The article, “First Year of Law School” authored by Vidhi Birmecha, a second year law student from Amity University, Kolkata has 5 most important suggestions for every first year law student. And all this she is sharing comes from her own experience; if you get a grasp now, you will learn in a much better and productive way.
Be Active in Class
Yes, being active in class takes you far ahead than you even think. I cannot begin to emphasize how important this is. We have heard this from our childhood to be “ACTIVE” in class, but do we implement it. No! But make sure, you do this from the very 1st day of your law school.
It does not only help you in being focused, productive rather it has an added advantage – you network! Professors, classmates, seniors get to know you and what you are capable of. It is not always about giving the correct answer, sometimes, you get points for just trying.
Trust me, at the beginning of my law school, I did not emphasize much and missed some opportunities that I could have grabbed at the first go. Make sure you are punctual to every class, taking down notes and asking questions/volunteering, or simply replying to all your professors’ questions.
Don’t Just Collect Certificates, Learn Skills
Being from a non-NLU adds more pressure of missing out but that doesn’t mean, you’ll pursue internships or courses just to collect certificates and fill up the CV. At the end of the day, it really matters the skills you learned and how you can use them to the best of your capabilities.
So, my focus from the very beginning was to gain skills but yes, I did not stop doing internships which in turn has now helped me understand what fits well and what I want. So don’t be afraid to experiment. Your journey will be different from others.
Choose what’s best for you.
Quality over Quantity
As mentioned above, focus on learning skills but with that also understand from where you are learning. Filling the CV with courses/internships etc. won’t help you or won’t influence the recruiter to select you.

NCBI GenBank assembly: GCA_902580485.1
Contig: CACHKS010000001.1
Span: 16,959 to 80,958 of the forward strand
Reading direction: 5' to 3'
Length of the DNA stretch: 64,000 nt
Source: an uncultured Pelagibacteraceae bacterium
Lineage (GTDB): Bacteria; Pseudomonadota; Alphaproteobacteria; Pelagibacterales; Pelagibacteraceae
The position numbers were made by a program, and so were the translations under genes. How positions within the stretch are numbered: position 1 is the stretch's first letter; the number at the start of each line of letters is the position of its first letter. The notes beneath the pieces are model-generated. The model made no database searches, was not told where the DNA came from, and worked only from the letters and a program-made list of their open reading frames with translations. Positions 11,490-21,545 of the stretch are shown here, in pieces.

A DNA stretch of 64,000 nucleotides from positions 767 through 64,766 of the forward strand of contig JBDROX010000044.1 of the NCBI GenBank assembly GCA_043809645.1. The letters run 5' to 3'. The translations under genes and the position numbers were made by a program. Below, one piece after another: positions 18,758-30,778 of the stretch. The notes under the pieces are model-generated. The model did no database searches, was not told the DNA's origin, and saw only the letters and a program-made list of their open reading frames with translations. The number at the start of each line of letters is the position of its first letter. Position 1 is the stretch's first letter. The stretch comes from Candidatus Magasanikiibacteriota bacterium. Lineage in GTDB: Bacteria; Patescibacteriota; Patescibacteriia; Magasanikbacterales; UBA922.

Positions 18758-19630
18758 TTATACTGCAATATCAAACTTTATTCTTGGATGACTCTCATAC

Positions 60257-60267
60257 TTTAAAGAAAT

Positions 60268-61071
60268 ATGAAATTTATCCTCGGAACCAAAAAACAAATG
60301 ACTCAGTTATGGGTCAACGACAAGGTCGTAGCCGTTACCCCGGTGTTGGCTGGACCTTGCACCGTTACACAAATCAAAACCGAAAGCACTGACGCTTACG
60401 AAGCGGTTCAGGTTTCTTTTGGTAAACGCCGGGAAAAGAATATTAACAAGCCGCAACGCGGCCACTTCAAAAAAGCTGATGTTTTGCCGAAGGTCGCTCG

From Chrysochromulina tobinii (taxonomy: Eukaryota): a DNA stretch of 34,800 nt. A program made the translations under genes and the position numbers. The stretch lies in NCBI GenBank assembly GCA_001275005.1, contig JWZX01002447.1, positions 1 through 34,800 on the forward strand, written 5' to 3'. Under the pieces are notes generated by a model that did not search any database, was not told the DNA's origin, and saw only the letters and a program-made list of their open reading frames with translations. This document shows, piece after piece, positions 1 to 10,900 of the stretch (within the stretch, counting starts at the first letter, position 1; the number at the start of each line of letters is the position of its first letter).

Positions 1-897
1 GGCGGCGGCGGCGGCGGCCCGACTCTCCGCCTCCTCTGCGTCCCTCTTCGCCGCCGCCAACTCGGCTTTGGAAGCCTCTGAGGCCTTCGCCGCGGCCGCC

Your internships might be more but the quality of the same was low which in turn makes your learning mediocre or below average. Focus on quality.
It doesn’t matter if you interned at only two places for the year but if it was of utmost quality, it will help you. It doesn’t matter if you were able to write one research paper and get it published in UGC recognized journal rather than getting 10 articles published in lesser reputed journals.
Any day focus on quality. If you work/learn from the best minds, you will automatically become the best. Now the question would arise, “How will I get the opportunity to even intern with the best?”- LEARN SKILLS.
To become a decent advocate, there are three skills which matter – Researching, Drafting and Pleading. The fact is these skills come with practice. You won’t become good at this in one night, it’s a constant practice. Keep learning.
Academics > Internships
When you’ll enter law school, you will notice there would be many who have started interning. They are doing internship work sometimes when class is going on. NEVER DO THIS.
Internships are necessary but only to understand the practical application of the theory. If you don’t focus on theory when it is taught in class, you will never be able to land good quality internships nor will you be able to deliver good work.
Academics matter the most. The marks you score in your semester will matter the most. Consider, you are the recruiter. In the CV, you mentioned, you have done 10 internships in a year, but the semester result is not good. The impression you leave is more devastating.
Internships are secondary. So focus and be active in class.
Network in First Year of Law School
Lastly, what I have learned throughout my 1st year is to NETWORK! Networking gives you opportunities which at the end of the day we all are looking for. While networking, don’t be intimidating. Take things slowly, ask genuine yet good questions, be patient and you will gain good results.
For me, LinkedIn changed my journey till now so much. I have got to talk to some good mentors, understood what I was doing wrong and rectified it.
“Your Network is your Net worth.”
In the end, what matters most is to believe in yourself and your journey. You might make a lot of mistakes which I think you are supposed to but then learn from them and never repeat them.